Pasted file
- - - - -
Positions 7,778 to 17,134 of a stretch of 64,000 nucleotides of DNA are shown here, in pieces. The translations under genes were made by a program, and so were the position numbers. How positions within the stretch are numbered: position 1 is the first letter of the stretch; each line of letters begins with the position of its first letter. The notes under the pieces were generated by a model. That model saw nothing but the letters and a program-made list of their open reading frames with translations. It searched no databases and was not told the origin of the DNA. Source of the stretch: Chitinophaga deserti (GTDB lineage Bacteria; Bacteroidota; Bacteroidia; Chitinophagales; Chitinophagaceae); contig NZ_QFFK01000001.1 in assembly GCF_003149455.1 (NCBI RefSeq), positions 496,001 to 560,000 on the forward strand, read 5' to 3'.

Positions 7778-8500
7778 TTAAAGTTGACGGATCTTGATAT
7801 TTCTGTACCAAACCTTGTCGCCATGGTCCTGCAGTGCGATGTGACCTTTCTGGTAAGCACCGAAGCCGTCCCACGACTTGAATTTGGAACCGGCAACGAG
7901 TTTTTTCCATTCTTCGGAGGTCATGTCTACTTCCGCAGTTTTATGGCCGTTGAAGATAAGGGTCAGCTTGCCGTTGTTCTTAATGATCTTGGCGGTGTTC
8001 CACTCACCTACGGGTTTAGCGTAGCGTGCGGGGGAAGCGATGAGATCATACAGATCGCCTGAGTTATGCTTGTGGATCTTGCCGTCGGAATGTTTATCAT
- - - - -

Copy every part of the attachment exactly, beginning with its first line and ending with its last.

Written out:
Positions 7,778 to 17,134 of a stretch of 64,000 nucleotides of DNA are shown here, in pieces. The translations under genes were made by a program, and so were the position numbers. How positions within the stretch are numbered: position 1 is the first letter of the stretch; each line of letters begins with the position of its first letter. The notes under the pieces were generated by a model. That model saw nothing but the letters and a program-made list of their open reading frames with translations. It searched no databases and was not told the origin of the DNA. Source of the stretch: Chitinophaga deserti (GTDB lineage Bacteria; Bacteroidota; Bacteroidia; Chitinophagales; Chitinophagaceae); contig NZ_QFFK01000001.1 in assembly GCF_003149455.1 (NCBI RefSeq), positions 496,001 to 560,000 on the forward strand, read 5' to 3'.

Positions 7778-8500
7778 TTAAAGTTGACGGATCTTGATAT
7801 TTCTGTACCAAACCTTGTCGCCATGGTCCTGCAGTGCGATGTGACCTTTCTGGTAAGCACCGAAGCCGTCCCACGACTTGAATTTGGAACCGGCAACGAG
7901 TTTTTTCCATTCTTCGGAGGTCATGTCTACTTCCGCAGTTTTATGGCCGTTGAAGATAAGGGTCAGCTTGCCGTTGTTCTTAATGATCTTGGCGGTGTTC
8001 CACTCACCTACGGGTTTAGCGTAGCGTGCGGGGGAAGCGATGAGATCATACAGATCGCCTGAGTTATGCTTGTGGATCTTGCCGTCGGAATGTTTATCAT